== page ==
Cine Acción, a Window into Latino Film History

September 26, 2017
Adan Griego
Cine Accion 2004

San Francisco Bay Area cinephiles can enjoy an ongoing series of film festivals throughout the year showcasing a variety of themes (animation, film noir, LGBT, silent film) that supplement mainstream commercial productions. Latino movies are no exception.

In 1980 Cine Acción was founded in San Francisco “on the principle that Latin American cinema must be promoted in the United States and that Latinos in the U.S. must be actively encouraged to produce media.” It became one of the pioneering independent film festivals in the United States and for over 25 years Cine Acción captured a creative energy that provided a space for unheard Latino film voices.

The 1994 festival (already the Second annual event) showcased 14 programs of new film and video, with Braziliance, a special focus on Brazil. The festival was held at the Center for the Arts at Yerba Buena Gardens in downtown San Francisco, expanding to locations in Berkeley and as far as Sacramento in subsequent years.

Cine Accion 1994 program
Opening night in 1998 featured a tribute to legendary Broadway and Hollywood actress Rita Moreno and a special screening of West Side Story, for which Ms. Moreno received an Academy Award in 1961. Proceeds from the event were to benefit a local Bay Area high school dropout prevention program, a testament to the Cine Acción's grassroots commitment.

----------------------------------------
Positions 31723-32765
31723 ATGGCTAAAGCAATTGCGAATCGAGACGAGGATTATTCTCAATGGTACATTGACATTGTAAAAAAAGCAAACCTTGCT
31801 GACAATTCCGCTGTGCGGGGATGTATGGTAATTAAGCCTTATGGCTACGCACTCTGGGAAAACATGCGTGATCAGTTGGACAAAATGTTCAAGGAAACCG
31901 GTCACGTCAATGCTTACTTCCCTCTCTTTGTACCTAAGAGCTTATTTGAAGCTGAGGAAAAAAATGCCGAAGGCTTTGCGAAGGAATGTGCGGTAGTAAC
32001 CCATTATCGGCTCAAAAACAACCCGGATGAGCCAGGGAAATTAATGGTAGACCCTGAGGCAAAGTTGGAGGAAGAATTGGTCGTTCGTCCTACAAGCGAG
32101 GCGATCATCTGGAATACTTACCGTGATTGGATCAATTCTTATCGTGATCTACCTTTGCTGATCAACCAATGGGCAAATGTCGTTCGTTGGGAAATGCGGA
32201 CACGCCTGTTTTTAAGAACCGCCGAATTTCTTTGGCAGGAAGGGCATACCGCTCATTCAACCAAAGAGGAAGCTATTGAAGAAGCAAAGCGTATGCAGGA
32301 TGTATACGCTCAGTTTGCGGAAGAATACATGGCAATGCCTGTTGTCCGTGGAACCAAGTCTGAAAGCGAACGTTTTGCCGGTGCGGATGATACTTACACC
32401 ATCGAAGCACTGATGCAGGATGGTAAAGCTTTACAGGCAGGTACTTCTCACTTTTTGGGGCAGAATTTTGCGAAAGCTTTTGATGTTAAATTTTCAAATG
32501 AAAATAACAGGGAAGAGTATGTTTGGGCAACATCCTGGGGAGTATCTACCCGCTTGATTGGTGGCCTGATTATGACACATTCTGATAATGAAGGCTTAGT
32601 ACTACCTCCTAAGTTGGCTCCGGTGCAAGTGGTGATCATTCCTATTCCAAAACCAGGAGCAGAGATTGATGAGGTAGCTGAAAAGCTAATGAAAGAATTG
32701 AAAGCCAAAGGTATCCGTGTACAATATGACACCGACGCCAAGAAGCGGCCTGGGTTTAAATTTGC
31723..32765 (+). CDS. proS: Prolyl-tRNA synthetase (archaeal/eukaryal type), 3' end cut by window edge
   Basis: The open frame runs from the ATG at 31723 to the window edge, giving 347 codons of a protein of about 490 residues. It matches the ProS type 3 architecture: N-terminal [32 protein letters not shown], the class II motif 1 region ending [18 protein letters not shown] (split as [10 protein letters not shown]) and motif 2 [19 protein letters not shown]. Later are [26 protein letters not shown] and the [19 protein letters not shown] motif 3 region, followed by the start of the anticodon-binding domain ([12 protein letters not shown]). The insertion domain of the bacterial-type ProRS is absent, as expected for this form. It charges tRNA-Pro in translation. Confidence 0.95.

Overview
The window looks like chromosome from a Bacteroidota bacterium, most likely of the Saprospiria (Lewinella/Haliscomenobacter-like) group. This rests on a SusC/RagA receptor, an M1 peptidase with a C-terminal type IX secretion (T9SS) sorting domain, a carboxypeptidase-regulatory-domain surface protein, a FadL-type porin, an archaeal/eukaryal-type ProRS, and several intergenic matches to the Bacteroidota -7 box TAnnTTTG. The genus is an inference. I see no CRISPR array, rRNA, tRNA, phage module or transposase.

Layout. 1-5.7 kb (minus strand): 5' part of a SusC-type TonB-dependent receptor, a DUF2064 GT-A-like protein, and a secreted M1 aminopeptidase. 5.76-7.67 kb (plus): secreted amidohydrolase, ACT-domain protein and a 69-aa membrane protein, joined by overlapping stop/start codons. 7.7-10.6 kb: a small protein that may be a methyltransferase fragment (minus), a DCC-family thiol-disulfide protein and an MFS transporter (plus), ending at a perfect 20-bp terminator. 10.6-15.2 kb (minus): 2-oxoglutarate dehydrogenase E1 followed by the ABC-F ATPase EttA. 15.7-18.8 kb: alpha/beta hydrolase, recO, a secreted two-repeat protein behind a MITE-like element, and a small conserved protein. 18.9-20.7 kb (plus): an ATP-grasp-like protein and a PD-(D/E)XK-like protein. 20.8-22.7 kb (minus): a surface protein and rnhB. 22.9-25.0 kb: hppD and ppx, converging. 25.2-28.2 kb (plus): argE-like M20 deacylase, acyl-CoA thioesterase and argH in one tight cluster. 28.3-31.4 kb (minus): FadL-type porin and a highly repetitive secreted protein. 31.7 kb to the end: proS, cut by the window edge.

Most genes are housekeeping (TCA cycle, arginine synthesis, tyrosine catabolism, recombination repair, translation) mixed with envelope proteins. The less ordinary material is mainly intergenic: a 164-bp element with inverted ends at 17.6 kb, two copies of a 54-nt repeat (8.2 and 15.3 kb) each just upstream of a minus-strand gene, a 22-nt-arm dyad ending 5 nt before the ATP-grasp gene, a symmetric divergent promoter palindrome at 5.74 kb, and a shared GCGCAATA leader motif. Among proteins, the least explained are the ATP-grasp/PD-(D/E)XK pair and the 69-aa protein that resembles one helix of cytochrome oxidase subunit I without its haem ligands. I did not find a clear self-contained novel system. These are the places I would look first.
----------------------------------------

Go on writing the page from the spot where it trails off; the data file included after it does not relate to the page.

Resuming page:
Cine Accion 1998 program

As with many independent, non-profit organizations, lack of funds often leads to the inevitable, and Cine Acción folded in the mid 2000s.  Sometimes those closures come with a loss of a vibrant history as groups move out of storage space or material housed in member homes is discarded. In the case of Cine Acción, that history has been preserved.  Meetings with organizers over the years made them aware of the importance of documenting and preserving their own history.

The Cine Acción records, 1982- 2008, at the Stanford Libraries contain 72 boxes of original material (festival programs and posters, press clippings, minutes of meetings, etc.) and give researchers a window into film history in the United States.

Cine Accion 2000 program

One of the first scholars to review the collection came from Germany in 2010 as part of her research on "California Latino film festivals" and had been referred by a University of California-Davis film studies faculty who knew the Cine Acción collection had been acquired by Stanford.  She was thrilled to find such a rich resource for her project.

Cine Accion 2001 program
These collections are part of a broader set of archival materials that document the Mexican American experience in the United States, from political groups to visual artists and writers. Collectively, they are well-known to scholars in the field. On any given day the Special Collections reading room hosts local researchers and users from other research institutions. Items from these collections have also been loaned for museum exhibits, as is the case of the current set of Los Angeles art exhibits Pacific Standard Time: La/LA 

Cine Accion 1997 program